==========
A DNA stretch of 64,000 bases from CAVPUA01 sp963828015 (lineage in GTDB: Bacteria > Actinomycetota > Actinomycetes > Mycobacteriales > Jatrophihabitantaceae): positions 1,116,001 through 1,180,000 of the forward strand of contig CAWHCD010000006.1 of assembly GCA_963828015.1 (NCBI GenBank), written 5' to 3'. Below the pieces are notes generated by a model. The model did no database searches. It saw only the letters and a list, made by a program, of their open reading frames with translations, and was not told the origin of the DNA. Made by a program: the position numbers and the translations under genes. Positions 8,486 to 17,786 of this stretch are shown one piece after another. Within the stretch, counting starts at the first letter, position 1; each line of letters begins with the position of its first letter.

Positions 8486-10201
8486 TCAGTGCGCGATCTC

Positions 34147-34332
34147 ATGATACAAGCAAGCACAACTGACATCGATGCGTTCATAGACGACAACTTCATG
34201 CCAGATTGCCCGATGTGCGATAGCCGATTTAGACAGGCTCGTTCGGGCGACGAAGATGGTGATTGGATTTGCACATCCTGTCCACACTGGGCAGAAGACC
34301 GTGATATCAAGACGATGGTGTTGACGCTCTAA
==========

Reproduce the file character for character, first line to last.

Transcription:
A DNA stretch of 64,000 bases from CAVPUA01 sp963828015 (lineage in GTDB: Bacteria > Actinomycetota > Actinomycetes > Mycobacteriales > Jatrophihabitantaceae): positions 1,116,001 through 1,180,000 of the forward strand of contig CAWHCD010000006.1 of assembly GCA_963828015.1 (NCBI GenBank), written 5' to 3'. Below the pieces are notes generated by a model. The model did no database searches. It saw only the letters and a list, made by a program, of their open reading frames with translations, and was not told the origin of the DNA. Made by a program: the position numbers and the translations under genes. Positions 8,486 to 17,786 of this stretch are shown one piece after another. Within the stretch, counting starts at the first letter, position 1; each line of letters begins with the position of its first letter.

Positions 8486-10201
8486 TCAGTGCGCGATCTC

Positions 34147-34332
34147 ATGATACAAGCAAGCACAACTGACATCGATGCGTTCATAGACGACAACTTCATG
34201 CCAGATTGCCCGATGTGCGATAGCCGATTTAGACAGGCTCGTTCGGGCGACGAAGATGGTGATTGGATTTGCACATCCTGTCCACACTGGGCAGAAGACC
34301 GTGATATCAAGACGATGGTGTTGACGCTCTAA